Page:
Nearly one in five (18 percent) prospective first-time homebuyers said extending the $8,000 tax credit would be the primary influence on their decision to buy a home before the end of 2010, according to a Zillow survey. That would equate to 334,000 buyers from Dec. 1, 2009 to Nov. 30, 2010, a likely time period for an extension, according to additional analysis.
Zillow queried adults who qualify as a first-time homebuyer, asking them if an extension of the tax credit would influence their plans to buy a home before the end of 2010. If the credit were extended, of those who intend to buy a home, 18 percent called the credit the "primary influence" in their decision, 25 percent said it would be a "significant influence," and 27 percent said the credit would have "some" influence on any home buying decision. Thirty-one percent said it would have no influence on their decision.
Zillow analysis of current market trends shows that, if the credit were extended, a total 1.86 million first-time homebuyers would purchase homes between Dec. 1, 2009 and Nov. 30, 2010. If all could take advantage of the full $8,000 tax credit, this could mean up to $14.86 billion in tax credits.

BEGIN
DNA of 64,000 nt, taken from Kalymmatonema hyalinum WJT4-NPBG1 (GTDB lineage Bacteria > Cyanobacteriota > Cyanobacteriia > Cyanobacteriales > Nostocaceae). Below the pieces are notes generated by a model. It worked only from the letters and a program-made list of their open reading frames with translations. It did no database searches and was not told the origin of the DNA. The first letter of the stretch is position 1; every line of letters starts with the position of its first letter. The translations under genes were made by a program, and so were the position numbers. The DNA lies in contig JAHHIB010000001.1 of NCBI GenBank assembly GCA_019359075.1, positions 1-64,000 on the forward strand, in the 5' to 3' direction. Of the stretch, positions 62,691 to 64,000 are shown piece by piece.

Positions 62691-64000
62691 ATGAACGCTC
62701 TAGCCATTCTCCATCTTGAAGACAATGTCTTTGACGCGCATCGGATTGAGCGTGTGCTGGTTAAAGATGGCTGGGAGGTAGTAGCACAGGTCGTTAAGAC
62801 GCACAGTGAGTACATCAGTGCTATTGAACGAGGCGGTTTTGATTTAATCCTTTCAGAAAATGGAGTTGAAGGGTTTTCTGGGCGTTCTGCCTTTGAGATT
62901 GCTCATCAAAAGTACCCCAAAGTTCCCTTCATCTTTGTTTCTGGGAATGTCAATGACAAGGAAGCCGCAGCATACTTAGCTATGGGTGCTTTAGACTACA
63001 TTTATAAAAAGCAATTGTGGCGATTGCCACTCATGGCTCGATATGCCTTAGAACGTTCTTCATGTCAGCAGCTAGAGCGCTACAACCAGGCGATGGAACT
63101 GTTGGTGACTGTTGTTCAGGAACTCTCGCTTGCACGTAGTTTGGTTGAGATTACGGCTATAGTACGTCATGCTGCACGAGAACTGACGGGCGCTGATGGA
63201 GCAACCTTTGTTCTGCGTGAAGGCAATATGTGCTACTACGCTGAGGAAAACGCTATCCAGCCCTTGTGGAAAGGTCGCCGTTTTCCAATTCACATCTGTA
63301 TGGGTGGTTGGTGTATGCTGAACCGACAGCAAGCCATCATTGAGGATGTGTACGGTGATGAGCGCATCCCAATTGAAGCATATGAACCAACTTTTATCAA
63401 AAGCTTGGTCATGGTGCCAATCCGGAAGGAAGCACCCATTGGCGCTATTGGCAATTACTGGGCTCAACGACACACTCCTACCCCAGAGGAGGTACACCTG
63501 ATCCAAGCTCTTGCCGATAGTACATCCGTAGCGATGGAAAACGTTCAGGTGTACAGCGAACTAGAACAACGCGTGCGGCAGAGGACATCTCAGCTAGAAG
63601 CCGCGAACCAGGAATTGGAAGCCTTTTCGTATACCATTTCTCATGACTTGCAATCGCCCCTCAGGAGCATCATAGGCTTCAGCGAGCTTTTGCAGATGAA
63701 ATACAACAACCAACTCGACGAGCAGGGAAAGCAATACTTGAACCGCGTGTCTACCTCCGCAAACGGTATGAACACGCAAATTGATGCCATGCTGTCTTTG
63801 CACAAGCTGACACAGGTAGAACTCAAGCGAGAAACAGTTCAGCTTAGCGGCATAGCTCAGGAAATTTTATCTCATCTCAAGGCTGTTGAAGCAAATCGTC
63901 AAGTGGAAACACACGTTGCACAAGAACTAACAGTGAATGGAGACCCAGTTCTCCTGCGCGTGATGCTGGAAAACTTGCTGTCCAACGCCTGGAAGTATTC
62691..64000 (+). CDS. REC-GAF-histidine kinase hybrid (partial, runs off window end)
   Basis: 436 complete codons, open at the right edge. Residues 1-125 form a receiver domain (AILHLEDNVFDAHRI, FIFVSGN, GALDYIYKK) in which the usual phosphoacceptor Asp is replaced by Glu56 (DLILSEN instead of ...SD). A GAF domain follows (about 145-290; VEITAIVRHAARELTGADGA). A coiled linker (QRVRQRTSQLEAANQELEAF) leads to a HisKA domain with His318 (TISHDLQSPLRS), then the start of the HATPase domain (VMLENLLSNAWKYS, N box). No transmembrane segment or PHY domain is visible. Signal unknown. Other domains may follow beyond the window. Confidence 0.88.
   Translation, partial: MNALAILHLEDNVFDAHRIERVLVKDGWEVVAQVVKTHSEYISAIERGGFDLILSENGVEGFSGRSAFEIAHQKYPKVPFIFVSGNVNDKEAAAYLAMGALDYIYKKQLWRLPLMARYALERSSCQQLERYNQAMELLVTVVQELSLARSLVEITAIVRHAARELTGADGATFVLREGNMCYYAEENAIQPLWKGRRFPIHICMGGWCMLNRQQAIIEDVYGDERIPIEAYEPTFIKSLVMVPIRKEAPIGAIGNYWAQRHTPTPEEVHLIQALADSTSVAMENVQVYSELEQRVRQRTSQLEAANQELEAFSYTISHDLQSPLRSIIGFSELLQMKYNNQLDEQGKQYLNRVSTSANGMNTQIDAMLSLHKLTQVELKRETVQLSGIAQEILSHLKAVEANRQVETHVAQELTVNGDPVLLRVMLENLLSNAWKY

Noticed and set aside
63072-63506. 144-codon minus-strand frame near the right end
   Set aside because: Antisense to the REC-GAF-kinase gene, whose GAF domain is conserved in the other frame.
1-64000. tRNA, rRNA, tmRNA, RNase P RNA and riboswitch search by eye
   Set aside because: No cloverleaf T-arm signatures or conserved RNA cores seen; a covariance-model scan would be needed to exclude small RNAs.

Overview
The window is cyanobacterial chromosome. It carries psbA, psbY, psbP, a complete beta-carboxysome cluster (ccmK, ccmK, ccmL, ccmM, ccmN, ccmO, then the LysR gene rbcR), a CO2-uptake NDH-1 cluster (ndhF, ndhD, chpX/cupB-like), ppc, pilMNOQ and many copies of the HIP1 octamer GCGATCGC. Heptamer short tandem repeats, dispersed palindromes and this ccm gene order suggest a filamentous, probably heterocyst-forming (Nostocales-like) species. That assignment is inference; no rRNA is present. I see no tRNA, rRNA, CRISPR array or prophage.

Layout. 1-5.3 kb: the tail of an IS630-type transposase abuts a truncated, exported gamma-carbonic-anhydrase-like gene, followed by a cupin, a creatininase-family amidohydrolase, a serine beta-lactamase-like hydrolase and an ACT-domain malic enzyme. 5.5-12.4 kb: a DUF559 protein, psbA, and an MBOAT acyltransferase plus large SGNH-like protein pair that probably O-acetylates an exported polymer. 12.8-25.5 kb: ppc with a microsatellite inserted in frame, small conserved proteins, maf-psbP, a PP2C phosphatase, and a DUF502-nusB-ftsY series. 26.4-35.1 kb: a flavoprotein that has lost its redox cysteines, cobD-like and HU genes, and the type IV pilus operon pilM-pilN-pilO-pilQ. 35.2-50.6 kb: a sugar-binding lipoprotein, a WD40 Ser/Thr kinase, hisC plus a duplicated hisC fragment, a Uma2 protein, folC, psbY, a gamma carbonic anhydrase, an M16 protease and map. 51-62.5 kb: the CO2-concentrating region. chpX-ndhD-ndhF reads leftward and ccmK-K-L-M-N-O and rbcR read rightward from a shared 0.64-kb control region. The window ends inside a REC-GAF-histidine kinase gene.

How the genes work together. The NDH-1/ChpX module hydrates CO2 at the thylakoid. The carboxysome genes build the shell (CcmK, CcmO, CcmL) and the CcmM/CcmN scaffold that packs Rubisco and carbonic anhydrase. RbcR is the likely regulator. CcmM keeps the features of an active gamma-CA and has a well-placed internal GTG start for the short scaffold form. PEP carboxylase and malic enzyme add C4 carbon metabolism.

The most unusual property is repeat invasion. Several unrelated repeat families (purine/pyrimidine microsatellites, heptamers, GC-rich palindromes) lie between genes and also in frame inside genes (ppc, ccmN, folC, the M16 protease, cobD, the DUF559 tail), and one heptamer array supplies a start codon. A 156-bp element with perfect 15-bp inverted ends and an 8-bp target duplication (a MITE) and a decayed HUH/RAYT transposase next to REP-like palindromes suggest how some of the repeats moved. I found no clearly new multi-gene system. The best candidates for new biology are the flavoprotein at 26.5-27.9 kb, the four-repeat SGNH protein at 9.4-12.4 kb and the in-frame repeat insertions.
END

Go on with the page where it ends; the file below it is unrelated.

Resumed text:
"Although nearly two million first-time homebuyers may receive the tax credit if it is extended for another year, the incremental impact of the credit is far smaller," said Zillow Chief Economist Stan Humphries. "These numbers suggest that extending the credit might bring an additional 334,000 homebuyers who would not otherwise purchase a home into the market. While 334,000 may seem like a small number relative to the total number of homebuyers who would claim the credit, their addition to the market next year could make the difference between a robust annual increase in home sales next year and a flat or negative change in home sales relative to this year.
"There's little doubt that the tax credit will boost demand at the margin, and that fact will make it easier to work down our current high inventory levels of existing homes on the market. That said, the cost of bringing these additional homebuyers into the market is substantial. Assuming 1.86 million first-time buyers take advantage of the full credit once extended, this translates into an additional $14.86 billion in government spending. For every five homebuyers who receive the credit, four would have bought their home even without the credit."
The current $8,000 first-time homebuyer tax credit is set to expire on Nov. 30, 2009. Homebuyers who do not currently own a primary residence and have not owned one for the past three years can be eligible for the credit.
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